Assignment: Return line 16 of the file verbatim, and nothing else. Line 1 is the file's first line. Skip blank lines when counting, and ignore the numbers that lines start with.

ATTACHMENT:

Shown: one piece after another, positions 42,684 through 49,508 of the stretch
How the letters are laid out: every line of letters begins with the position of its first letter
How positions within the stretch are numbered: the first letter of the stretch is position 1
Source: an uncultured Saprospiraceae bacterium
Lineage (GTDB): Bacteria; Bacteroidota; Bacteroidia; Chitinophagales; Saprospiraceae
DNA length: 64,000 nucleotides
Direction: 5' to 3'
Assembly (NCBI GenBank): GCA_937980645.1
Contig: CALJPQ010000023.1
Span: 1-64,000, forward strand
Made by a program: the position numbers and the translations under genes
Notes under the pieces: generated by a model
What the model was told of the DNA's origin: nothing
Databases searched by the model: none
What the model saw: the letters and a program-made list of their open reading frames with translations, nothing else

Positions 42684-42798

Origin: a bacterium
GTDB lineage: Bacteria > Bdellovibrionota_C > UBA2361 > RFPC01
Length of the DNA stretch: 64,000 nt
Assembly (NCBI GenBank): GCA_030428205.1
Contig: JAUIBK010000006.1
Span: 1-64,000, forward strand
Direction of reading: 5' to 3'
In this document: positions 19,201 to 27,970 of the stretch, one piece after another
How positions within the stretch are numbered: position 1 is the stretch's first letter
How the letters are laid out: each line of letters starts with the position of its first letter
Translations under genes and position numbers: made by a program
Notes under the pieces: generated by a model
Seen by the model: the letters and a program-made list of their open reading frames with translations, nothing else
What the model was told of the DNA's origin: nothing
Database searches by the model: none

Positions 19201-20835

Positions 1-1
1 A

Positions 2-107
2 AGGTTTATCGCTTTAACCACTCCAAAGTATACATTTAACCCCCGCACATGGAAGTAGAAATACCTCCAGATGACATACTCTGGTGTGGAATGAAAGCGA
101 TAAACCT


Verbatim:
Positions 42684-42798